No, I toured for all of 2008 and 2009, which I guess is long. That’s I think why I took so long. I guess most people tour for about a year, a year and half. But since it was my first record, and since the demand was there, gratefully, I went and built a solid fan base. Because I think that nowadays people’s tastes are so fickle and trendy. So that’s really important to me. If you want to be an impactful, lasting artist, then you have to have a real fan base, in a very old-school way. Because some people come out, and have this big hit on the radio—their one hit, and they go and can’t sell out a fucking 1,200-person venue. You’ve got to be on the road. So I did that from 2008 to 2009. I started my record in 2010 and I was pretty much done 2011.
How do you feel about your place in the pop spectrum? You’re not an artist that’s selling a boatload of records, but you’re music is a favorite among tastemakers and used in ads and movies. Would you like to be bigger?
Yeah. I think that’s the goal. I don’t know if that’s everybody’s goal. In fact I know that’s not everybody’s goal, but for me, I think the point is for as many people to be able to hear and connect with the music. I think that when I make the music, aside from the fact that I make it for myself because I need to make the music, I think that it’s wonderful when you can inspire other people and they can feel as touched by your music as you do. I’m not one of those people that are like, “Yeah, I’m going to stay in the underground! I don’t want people to hear my music.” No. I make the music and I would love for as many people as possible to hear the music. And I would love to sort of push some boundaries and knock down some doors with the type of music I make. And open up people’s minds, and open up the lanes in mainstream music, and all kinds of stuff.
What headspace where you in when you made this album? What’s this album’s message, if there is even a unified message at all?
Yeah, the theme is the title, Master of My Make Believe. So it’s really about just claiming that you’re the ruler of your reality. Preparing to see yourself in a different light, and seeing the world through a different light, like the fucked-up state that the world’s in, and not being like, “Oh well.” But being like, “This isn’t right. This isn’t what I say for myself, this isn’t what I see for the world,” and then changing it. Whether it’s on a personal level in your own life, you know, you’re like, “This isn’t what I want for myself, and I don’t want to be this way,” then you have the power to change it. Or, on a bigger scale, like, the song “The Keepers,” it’s like, “While we sleep in America our house is burning down.” It’s like, taking responsibility, and then using your power to change things.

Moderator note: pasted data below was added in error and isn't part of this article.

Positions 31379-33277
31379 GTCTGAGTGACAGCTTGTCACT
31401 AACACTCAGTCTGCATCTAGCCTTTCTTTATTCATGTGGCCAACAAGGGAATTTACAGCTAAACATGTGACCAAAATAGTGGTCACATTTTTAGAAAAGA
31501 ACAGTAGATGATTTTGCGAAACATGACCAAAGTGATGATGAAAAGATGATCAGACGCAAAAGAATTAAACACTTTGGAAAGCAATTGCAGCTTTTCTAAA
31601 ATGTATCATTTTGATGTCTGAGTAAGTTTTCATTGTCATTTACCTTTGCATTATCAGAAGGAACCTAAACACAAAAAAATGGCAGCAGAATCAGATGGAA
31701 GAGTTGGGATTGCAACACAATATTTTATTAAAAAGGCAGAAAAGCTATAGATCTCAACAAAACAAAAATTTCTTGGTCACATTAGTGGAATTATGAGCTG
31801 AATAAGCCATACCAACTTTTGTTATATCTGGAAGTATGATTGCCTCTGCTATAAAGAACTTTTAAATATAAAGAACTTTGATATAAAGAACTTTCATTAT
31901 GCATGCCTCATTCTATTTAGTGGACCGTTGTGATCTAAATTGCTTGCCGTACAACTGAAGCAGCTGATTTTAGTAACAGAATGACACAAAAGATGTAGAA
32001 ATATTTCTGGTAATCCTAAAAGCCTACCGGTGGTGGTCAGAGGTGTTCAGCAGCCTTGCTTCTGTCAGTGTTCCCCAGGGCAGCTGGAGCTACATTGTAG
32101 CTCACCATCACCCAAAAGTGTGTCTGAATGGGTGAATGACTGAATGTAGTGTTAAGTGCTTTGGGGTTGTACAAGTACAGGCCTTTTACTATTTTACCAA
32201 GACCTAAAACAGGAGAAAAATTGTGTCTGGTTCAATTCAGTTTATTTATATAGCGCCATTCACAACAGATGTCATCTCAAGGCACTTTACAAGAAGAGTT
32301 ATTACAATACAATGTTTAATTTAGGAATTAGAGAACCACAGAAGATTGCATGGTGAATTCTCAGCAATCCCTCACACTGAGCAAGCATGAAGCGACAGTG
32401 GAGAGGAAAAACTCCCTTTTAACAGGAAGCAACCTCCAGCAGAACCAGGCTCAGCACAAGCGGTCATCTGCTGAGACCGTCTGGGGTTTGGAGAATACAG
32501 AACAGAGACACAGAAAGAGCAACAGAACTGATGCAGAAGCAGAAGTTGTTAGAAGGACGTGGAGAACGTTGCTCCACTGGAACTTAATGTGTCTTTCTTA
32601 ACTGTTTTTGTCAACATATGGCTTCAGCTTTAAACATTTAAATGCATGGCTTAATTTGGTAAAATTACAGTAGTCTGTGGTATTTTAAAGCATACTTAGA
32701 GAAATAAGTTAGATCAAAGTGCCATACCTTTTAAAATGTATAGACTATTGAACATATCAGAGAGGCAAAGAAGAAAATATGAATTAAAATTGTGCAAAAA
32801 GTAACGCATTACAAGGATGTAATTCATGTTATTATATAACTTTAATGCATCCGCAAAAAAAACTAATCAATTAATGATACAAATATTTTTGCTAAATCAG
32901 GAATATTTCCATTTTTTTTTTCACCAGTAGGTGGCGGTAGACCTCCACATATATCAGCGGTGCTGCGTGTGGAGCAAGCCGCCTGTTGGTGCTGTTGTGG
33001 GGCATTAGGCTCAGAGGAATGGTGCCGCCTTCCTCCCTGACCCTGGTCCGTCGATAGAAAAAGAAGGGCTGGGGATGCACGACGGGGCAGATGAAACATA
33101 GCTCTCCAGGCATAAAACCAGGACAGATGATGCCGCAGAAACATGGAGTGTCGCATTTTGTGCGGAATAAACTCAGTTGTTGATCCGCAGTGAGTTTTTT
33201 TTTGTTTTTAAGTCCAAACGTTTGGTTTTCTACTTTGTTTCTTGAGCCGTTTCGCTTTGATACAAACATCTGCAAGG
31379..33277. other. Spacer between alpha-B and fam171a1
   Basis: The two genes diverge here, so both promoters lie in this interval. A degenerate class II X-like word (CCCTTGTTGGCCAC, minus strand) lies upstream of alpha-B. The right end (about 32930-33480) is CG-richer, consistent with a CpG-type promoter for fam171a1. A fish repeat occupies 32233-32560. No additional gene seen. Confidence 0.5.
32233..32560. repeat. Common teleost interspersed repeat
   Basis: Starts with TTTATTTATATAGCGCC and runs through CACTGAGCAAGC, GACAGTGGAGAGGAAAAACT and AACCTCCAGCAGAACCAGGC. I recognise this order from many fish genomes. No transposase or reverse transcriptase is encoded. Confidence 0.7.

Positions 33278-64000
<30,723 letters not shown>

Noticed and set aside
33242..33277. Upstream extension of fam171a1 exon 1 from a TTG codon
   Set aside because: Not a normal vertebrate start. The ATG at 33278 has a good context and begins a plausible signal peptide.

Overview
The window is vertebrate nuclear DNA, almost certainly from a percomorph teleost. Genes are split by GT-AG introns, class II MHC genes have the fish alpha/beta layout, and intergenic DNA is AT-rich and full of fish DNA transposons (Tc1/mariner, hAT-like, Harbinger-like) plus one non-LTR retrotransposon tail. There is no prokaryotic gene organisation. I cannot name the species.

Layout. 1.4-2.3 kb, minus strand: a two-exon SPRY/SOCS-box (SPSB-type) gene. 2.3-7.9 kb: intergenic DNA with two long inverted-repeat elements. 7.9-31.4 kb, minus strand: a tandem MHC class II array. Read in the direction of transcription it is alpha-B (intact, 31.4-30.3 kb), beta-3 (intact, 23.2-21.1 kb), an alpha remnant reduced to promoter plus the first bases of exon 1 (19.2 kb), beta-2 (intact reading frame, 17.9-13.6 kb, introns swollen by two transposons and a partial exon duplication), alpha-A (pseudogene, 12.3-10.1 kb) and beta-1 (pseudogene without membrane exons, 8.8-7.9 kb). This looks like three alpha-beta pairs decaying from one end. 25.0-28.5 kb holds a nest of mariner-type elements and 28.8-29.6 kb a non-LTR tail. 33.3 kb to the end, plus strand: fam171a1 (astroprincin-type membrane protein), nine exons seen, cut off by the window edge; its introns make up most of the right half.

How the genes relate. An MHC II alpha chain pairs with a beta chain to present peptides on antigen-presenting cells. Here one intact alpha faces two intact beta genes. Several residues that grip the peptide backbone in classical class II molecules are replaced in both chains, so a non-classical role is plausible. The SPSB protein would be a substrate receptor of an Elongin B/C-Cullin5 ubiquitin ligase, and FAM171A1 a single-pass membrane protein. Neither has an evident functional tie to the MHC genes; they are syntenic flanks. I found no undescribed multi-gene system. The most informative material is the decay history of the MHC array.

You recorded some of this album with Diplo in Jamaica, right? But I hear that things didn’t turn out how you planned.
Yeah, I recorded in Jamaica for about three or four weeks. We got there with the old crew, who I worked on the old record—Switch, and Jon Hill, and Diplo. It didn’t go the way that I thought it would go. I thought we would jump in and do exactly what we did last time. I didn’t work like that. I needed a different process, I needed to work with different people. But it was a really special trip anyway, and I got so much writing done. Like, I got a lot of lyrics, and I wrote different than I had ever written. Like, I sat at the piano and wrote the song “The Riot’s Gone.” I never do that. And I went on this boat, and had this… You know, sometimes you just have a moment and it just stays with you? We were on this boat, like flying, and the waters crashing, the speakers were distorted, and it just felt dangerous, and aggressive, and beautiful. And I was just like, “This is what my record should feel like.” Even once I left Jamaica, I kept going back to that moment and being like, “I want that energy in my songs.”
So Master of My Make Believe sounds like cruising around on a speedboat feels?
It’s like being on the edge of like, danger, but excited, with a real sense of peace underneath it—like we’re on the brink of something really new.
That’s the best description of an album I’ve heard from an artist in the longest.
How do you think you’ve grown as an artist? Time has passed. Do you pull from personal experiences? You’ve lived a lot and been so many places. How does that show itself in the new project?
Everything that I wrote about is from where I am right now. You know what I mean? It’s like, I write totally about my experience, and it’s through my growth that I’m even able to write what I write. So, for some of these songs it took me like three months to write them, and I was just like, “Jesus!” Normally I don’t take that long to write. I think it was because I was in the middle of figuring something out. Sometimes if you’re in the middle of an experience, you can’t write about it until you’re on the other side of it. So I had to like, literally grow, learn, and figure some shit out.
You’re not forcing anything. When it’s done it’s done.
Nah, when it’s done it’s done. You can’t force it. I mean you can, but that’s when your lyrics are not going to be good. So really, the growth is in the lyrics. All of the things that I learned and all of the introspection that I did is there. That’s the thing with my music. I do the work. I have to do the personal work. And that’s why I’m sort of always wanting everybody else to do that work.
There’s been rumors about you working with Odd Future’s Earl Sweatshirt. Is that just hearsay?
It is at the moment. It was a Twitter conversation that has been insanely written about. But, I mean, it’s true. We did talk about it. And we do want to do it. So hopefully it will happen.
Written by Brad Wete (@BradWete)